Identity Heft

Identity Heft

Etymologically speaking, “a walk in the park” is supposedly an easy thing to do.

Therefore, it came as a complete surprise to me yesterday, when I could barely make my first lap around the nearby park before needing to retreat to the nearest bench in an attempt to shake off a sudden pain that hit me on the right side of my back.

Initially, my first thoughts turned to aging, as it tends to do these days because perimenopause is menacingly real and unsexy. Then I closed my eyes, took a deep breath, and understood that even though I walked out of my apartment with nothing but my keys and photo ID in case the cops need to identify my body…I was carrying something heavy.

The week started awful, with me learning as I sat in an airport on my way home from a bittersweet but much-needed getaway that one of my elder cousins lost both her daughter and grandson (who was a father of six) within days of each other at the same hospital in their hometown. Instantly, a wave of guilt rushed in because I’d lost touch with that portion of my family, and didn’t know how to respond…or if I should. Learning the circumstances of both deaths from another cousin only exacerbated the feeling.

My father had always been the family connector; the one who called and drove or flew to every state and family member, and this was his first cousin and her immediate family who had now suffered two devastating back-to-back losses I could never imagine. By contrast, I’ve lived and operated as an only child with limited family engagement for most of my life — gravitating only to specific family members I spent the most time with due to our proximity to each other in age and/or geographical location, and used Facebook to monitor the rest (hence how I learned of the tragedies). It’s moments like these that remind me just how isolated I’ve been to the point of being my own island, and it’s honestly something I’ve begun taking stock of as I grow older and less likely to have a family of my own.

So when I entered the park on that gorgeous sunny day, and saw multiple family gatherings taking place…it didn’t just remind me that I didn’t have a life filled with many of those moments and connections, it became clear to me just how defining those moments are in shaping the people we become.

I’ve always been in awe of and envied people who had solid family and community foundations that encouraged and motivated them to become highly functioning members of society. I get weepy when I watch movies like “In The Heights,” with its message of pride in family, community and cultural heritage. (Same with assorted Asian movies where the young protagonist grapples with coming of age and walking the fine line between self-actualization and preserving constrictive traditions for parental and elder approval.) I grew up in a Queens suburb where my predominantly Black and Caribbean neighbors were more interested in what you had for their own gain, than in collectively thriving as a community. As a child, I’d spend summers in Georgia being ridiculed for my New York accent, and often singled-out for my “big city” behavior. (Interestingly, I now slip into a twang when I touch down in the south, or am speaking to certain members of my family — something I’ve also done unconsciously when speaking to British and Hasidic clients in my past work life when, in retrospect, I wanted them to feel at ease.)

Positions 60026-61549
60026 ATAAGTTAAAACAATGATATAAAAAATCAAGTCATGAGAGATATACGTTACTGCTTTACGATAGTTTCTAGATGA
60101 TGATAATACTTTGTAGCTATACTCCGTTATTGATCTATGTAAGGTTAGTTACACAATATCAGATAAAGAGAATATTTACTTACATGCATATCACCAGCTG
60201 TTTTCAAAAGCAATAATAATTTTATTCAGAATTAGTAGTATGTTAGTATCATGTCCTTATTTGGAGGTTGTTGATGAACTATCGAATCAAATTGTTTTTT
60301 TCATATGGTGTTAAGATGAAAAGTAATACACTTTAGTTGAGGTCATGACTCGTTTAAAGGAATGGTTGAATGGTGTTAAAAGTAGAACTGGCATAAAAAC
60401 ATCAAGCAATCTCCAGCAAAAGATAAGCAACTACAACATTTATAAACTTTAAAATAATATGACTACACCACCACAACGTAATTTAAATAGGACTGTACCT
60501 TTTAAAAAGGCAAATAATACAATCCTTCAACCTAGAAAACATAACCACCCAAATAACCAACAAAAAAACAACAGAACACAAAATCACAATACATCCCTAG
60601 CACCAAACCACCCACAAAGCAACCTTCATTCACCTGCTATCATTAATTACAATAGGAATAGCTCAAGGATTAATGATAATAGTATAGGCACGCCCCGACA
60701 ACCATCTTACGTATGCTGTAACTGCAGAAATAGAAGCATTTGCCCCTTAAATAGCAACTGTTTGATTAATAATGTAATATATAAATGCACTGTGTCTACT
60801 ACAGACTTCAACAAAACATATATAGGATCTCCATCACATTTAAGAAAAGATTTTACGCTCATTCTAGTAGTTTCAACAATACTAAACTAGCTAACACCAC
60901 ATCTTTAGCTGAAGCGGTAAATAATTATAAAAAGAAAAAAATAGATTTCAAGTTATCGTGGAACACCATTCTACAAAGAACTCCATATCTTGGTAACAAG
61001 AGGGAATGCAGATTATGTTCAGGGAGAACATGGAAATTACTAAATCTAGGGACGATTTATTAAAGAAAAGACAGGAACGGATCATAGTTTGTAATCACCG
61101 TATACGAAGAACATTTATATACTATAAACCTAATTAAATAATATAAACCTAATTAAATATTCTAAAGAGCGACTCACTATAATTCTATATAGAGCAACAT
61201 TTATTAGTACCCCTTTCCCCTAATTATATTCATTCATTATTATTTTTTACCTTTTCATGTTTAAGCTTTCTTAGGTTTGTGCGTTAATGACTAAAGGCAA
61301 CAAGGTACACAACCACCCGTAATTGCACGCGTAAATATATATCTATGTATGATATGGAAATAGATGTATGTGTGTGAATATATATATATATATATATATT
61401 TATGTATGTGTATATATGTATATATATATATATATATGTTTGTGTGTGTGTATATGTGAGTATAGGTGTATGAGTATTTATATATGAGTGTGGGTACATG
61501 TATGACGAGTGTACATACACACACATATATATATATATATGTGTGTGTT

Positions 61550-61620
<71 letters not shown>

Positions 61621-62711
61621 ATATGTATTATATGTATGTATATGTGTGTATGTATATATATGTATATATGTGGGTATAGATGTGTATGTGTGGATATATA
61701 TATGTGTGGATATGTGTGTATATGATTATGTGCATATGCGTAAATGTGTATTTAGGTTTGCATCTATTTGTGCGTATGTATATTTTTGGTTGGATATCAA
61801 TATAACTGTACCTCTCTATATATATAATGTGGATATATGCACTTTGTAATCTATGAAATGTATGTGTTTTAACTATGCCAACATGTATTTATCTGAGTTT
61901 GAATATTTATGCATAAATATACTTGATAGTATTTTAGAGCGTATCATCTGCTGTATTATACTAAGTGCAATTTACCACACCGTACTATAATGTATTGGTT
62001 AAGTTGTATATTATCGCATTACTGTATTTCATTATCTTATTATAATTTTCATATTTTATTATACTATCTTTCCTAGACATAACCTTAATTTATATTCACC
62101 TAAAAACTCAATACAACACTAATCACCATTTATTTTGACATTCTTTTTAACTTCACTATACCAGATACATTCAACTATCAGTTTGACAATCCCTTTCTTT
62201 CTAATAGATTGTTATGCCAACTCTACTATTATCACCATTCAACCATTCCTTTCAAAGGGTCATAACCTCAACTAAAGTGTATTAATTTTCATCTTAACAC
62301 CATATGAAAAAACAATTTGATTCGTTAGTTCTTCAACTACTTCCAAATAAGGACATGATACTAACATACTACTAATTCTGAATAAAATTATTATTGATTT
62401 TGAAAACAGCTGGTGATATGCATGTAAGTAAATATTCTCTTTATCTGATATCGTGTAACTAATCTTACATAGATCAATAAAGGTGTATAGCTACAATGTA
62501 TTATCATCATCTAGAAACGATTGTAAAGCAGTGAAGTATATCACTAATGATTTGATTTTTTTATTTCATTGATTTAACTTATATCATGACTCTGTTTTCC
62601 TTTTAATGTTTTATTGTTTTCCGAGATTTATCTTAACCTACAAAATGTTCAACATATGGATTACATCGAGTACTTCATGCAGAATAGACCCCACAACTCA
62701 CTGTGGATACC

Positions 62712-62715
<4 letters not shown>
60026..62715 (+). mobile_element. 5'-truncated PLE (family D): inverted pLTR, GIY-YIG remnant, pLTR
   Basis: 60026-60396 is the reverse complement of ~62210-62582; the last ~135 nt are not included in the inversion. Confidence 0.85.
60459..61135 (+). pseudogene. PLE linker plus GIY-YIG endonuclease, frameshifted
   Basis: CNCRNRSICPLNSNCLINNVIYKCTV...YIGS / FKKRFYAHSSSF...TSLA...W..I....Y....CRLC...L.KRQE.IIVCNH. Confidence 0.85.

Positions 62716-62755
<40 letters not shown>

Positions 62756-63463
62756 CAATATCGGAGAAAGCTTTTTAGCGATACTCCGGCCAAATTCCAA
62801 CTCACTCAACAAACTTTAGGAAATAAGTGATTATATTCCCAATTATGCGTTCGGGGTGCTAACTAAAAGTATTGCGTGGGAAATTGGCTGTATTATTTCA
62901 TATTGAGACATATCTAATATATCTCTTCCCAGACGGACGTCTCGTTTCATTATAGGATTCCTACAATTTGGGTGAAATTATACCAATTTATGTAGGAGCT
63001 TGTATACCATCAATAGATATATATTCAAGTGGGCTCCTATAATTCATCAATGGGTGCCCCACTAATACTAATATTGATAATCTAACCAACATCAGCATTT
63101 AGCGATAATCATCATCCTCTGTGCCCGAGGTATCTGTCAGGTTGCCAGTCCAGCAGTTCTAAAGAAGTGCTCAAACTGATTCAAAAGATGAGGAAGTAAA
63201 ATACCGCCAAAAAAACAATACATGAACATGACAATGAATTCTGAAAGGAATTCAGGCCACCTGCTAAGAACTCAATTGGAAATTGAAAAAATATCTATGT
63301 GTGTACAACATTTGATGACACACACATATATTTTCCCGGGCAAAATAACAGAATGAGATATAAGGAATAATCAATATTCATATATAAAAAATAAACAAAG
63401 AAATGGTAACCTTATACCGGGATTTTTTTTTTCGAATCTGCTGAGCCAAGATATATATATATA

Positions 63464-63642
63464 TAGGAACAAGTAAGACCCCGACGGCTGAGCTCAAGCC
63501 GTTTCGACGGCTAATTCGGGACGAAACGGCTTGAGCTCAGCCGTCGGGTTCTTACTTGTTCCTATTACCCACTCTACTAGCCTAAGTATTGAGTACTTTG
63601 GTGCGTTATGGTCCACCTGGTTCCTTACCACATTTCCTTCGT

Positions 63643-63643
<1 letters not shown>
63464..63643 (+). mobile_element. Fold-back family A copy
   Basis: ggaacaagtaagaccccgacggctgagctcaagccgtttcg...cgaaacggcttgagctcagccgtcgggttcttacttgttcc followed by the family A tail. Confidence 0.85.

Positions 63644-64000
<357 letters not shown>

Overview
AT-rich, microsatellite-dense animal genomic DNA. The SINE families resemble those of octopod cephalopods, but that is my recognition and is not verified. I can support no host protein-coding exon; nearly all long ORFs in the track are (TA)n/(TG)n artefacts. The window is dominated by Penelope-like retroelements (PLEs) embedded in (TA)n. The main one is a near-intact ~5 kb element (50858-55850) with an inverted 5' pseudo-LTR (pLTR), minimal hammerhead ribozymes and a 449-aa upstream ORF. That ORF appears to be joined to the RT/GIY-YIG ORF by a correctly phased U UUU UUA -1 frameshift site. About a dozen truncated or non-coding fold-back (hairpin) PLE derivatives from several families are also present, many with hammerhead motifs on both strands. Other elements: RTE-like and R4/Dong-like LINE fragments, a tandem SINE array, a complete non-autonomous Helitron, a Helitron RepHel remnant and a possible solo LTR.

For the longest time, I’ve had trouble identifying and defining who I truly am and what I want in this life. Having no one around to help me figure it out only made me feel more aimless and alone. I often joke about being “raised by wolves,” because unlike my peers, I wasn’t taught how to cook traditional meals (or any – I wing it), how to drive, the importance of investing in things like stocks and real estate, or any particular set of life skills that might’ve made me more of a (human) force, and less of a person who happens to have a shit ton of life experiences that equate to zero tangible assets to show for any of them but a lot of interesting stories and billable hours in therapy. I’ve also never spent any of my formative years being schooled on my family heritage, being exposed to long-term healthy relationships or celebrating holidays like Kwanzaa and Juneteenth…and am only playing catchup on the significance of it all.

Which is why it surprised me that I’d become more protective of my Blackness — and the culture in general — in recent years, considering the bulk of my traumatic experiences came from my own people. That I’ve taken up advocating for people of color to take up spaces in the corporate world when I go mostly ignored by them in the real world unless I have something that benefits them is…something I’m working through. That, and being violently triggered when someone makes decisions on my behalf without my input and/or consent.

These thoughts are too heavy.

One of the many things I’ve learned in this life is that hurt people hurt people…until they do the work to become healed people. And there are gonna be days when it’s hard to not take shit personally, but I cannot and will not continue to let the actions of a few keep me from opening my heart to being and doing better for others and myself. Especially when the end result is authentic love, connection and peace. It’s a lesson I’ll be taking into consideration as I attempt to find the words to comfort grieving relatives and, eventually, find something more.

I’m still insecure when it comes to knowing my true purpose and direction in life (note: I know what it is, the imposter syndrome just hits different), but I’m confident that I’ve built enough of a foundation over the last few years with a circle who genuinely want the best for me and will quickly jump in to make sure I stay out of my own way. I’m blessed to have a support system that celebrates my wins, comfort me through my losses and give me strength on days when I falter and think I can’t make it. They remind me who I am when I tend to forget. Nothing fills me more than being able to do the same for them in return.

I guess, in a way, that does make me my father’s daughter. That’s a good place to start…

I’m rambling…but my back feels better now.

Pull The Trigger